I guess we all have a list of Places To See Before We Die – stashed away somewhere in a drawer or, more probably, in a far corner of our memory. Most of us, however, will have compiled this list ourselves: the idea of letting someone else determine our favourite holiday destinations may seem a little bit too frivolous for most. But then again: who has never been tempted to supply his or her personal details (and personal preferences) to an Internet Dating Agency, just to see what “perfect soulmate” they would come up with – in the safe knowledge that they could not force us to follow up their suggestions all the way to the altar? So I filled in the form and told HomeAway my criteria for a “perfect holiday” – expecting to be just a little bit baffled by their answers. I was, as it turned out, not disappointed.
Meteora in 2018 when I will be 61
On the whole, compiling this list – selecting four destinations from HomeAway’s many offerings – has been a shameful experience: there are so many places where I have not been, that have been on my “to see” list for years, sometimes many years, but were brutally shoved down for – yes, for what? Two-week family holidays by the seaside. Shopping trips to second-rate European towns. Shame on me for my lack of spirit and adventure.
The Greek Orthodox monastery of Meteora, at least, is one place where I have been: as a kid, way back in the 1970s. Still, I remember some details surprisingly well: the dramatically sudden appearance of the boulders in the landscape, the flicker of the candlelight on blackened interior walls, the bearded monks, not all of them old, attempting to ignore the hustle and bustle around them – even in the 1970s, Meteora was already attracting tourists in their thousands. Since it is so long since I visited the place, long before many readers were born, I would not mind going back. Not least because I wonder how much of it has changed over the years.
Discover more about Meteora.
Marrakech in 2026 when I will be 69
Coloured cottons in the air / charming cobras in the square – Crosby Nash & Young pretty much nailed down what made Marrakesh famous in the 1960’s, not to forget the opportunity to, ahem, blow smoke rings from the corner of my mouth. When, soon after, the tourists started to appear by the plane load rather than on the Marrakech Express or in battered old Volkswagen vans, the city could easily have become a caricature of itself. Apparently, however, this is not what has happened – which is one reason why I would certainly look forward to going there. I have never been to North Africa, and this seems to be as good an introduction to the charms of the area as any.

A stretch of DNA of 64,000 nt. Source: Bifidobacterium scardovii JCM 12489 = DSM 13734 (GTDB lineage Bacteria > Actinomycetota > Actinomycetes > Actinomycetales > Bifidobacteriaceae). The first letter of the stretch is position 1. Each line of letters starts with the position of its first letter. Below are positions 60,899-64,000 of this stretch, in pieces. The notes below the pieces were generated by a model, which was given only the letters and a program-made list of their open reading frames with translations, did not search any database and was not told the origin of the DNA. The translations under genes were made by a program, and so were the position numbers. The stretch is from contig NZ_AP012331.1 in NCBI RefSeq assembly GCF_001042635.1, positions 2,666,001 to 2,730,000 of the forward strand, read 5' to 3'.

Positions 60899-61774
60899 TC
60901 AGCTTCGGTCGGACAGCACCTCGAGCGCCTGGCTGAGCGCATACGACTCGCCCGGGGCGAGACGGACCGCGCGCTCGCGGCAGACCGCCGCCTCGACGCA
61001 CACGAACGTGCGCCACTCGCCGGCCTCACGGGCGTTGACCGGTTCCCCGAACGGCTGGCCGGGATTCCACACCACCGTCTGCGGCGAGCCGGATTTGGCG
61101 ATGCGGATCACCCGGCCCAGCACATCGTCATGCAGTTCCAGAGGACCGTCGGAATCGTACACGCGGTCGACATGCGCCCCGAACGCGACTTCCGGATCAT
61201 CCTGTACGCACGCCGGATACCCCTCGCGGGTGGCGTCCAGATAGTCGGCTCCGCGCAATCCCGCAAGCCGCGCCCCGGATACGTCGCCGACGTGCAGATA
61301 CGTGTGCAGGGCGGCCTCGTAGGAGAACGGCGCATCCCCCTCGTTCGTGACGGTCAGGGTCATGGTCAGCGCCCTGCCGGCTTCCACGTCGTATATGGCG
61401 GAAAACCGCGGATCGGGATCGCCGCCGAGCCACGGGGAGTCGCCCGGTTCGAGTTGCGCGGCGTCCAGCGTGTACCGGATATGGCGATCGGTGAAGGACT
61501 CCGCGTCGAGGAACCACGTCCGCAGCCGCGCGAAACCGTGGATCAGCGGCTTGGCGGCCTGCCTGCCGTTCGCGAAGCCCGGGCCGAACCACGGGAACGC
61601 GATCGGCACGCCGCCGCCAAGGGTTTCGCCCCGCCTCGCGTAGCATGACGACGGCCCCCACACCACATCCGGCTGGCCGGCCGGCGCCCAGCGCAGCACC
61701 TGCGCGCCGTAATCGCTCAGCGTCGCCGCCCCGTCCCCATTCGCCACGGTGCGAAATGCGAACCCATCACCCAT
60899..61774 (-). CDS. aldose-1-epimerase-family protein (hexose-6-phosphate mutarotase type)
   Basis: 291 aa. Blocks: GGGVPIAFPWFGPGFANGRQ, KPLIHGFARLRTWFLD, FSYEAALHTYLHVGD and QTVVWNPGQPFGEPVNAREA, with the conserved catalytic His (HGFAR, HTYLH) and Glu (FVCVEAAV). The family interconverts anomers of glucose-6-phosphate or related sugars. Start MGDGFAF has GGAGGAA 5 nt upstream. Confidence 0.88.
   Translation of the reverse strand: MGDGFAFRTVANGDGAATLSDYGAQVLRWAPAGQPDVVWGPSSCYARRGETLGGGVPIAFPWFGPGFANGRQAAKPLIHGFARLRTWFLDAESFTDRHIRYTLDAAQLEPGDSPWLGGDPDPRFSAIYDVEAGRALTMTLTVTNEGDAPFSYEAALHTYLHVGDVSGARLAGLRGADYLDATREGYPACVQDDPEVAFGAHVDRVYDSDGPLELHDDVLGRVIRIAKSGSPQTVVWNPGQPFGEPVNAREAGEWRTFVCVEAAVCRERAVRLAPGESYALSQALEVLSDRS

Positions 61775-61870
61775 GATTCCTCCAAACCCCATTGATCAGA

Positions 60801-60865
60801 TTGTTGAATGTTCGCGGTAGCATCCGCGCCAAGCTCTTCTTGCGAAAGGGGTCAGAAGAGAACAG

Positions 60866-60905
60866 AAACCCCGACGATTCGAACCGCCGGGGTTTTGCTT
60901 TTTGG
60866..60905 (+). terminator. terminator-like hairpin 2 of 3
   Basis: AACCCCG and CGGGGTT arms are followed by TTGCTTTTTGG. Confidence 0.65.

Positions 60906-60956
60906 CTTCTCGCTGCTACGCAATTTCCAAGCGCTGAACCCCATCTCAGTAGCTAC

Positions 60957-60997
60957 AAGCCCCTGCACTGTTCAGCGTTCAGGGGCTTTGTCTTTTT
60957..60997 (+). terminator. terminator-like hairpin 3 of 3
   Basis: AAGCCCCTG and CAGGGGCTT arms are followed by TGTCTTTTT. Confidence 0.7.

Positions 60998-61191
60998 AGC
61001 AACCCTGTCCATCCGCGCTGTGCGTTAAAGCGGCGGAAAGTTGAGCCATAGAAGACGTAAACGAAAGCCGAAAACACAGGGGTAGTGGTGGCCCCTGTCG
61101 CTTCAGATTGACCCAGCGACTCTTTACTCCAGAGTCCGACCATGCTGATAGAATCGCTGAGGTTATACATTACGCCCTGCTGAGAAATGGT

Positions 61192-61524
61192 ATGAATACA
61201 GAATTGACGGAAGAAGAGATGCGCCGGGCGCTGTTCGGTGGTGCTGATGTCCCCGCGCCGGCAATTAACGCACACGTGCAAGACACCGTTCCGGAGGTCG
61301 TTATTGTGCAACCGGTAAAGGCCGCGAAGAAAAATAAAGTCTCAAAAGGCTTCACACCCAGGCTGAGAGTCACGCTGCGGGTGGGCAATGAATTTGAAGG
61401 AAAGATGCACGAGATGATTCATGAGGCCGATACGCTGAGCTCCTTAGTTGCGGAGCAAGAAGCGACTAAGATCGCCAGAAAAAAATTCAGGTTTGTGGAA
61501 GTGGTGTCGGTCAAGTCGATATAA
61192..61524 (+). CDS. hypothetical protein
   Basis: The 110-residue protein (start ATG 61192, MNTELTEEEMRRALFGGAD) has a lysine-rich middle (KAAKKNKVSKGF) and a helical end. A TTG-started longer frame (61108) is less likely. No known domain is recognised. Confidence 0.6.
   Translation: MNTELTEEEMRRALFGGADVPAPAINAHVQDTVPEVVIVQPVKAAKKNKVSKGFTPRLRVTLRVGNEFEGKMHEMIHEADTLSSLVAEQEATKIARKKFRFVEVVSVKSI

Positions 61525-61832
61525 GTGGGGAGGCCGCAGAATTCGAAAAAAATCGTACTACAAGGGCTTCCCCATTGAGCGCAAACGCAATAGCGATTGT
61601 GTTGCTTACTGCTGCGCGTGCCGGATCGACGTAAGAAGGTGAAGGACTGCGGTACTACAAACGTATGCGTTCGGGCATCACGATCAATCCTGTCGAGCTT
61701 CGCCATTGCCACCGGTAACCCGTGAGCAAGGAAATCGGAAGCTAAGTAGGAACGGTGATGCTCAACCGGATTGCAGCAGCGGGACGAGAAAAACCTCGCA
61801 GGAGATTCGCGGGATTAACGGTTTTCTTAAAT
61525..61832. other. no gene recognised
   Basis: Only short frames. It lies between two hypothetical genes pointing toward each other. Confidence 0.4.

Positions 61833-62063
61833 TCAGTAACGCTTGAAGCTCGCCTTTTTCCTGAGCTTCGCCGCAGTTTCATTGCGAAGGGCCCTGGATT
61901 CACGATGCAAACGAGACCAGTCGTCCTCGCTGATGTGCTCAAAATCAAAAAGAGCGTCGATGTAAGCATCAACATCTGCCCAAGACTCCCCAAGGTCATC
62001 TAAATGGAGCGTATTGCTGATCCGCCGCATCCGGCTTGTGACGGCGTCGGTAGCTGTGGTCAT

Discover more about Marrakech.
Giant’s Causeway in 2030 when I will be 73
Ah, the UK, one of Europe’s greatly underrated tourist destinations. Most visitors get stuck in London, which is a pity, because there is so much else to see, and you do not even have to go as far as the Lake District or the Scottish Highlands to discover a country full of little wonders: Derbyshire, East Anglia and the south coast near Seven Sisters can all be comfortably reached from London within a couple of hours.
Admittedly, the Giant’s Causeway, Northern Ireland’s greatest tourist attraction, requires a little bit more time and determination – which is probably why I myself have only ever seen it on pictures. Access to the Causeway by public transport appears to be a bit tricky, but there seems to be a scenic walk from Portrush, the nearest station, which is roughly 10 km long. Hope I won’t be too old for that when I’m 73!
Discover more about Giant’s Causeway.
Lofoten Islands in 2033 when I will be 76
Confession time: when I found out that the Lofoten Islands was one of the places I was meant “to see before I die”, the only thing I knew about them was that they were a part of Norway – and even that turns out to be only roughly true since they are a hundred miles away from the Norwegian mainland, located at the southern rim of the Arctic Sea. At 76, I had been hoping for some gentler climes to rest my weary bones – what, if I may ask, dear HomeAway, is wrong with Capri, the Bahamas or Waikiki? But, as it turns out, the Lofoten climate is less terrifying than one might expect – due to the effects of the blessed Gulf stream, the temperatures rarely fall much below zero even in mid winter – and the landscape appears to be really spectacular. I just hope I won’t be too gaga at 76 to forget my umbrella – it appears to rain a lot in the Lofoten, even during the summer months.
Discover more about the Lofoten Islands.
Michael Schuermann is a former journalist of the BBC and Eurosport. He is also the author of guide book Paris Movie Walks as well as writer, editor and publisher of Easy Hiker – Discovering the Small Outdoors.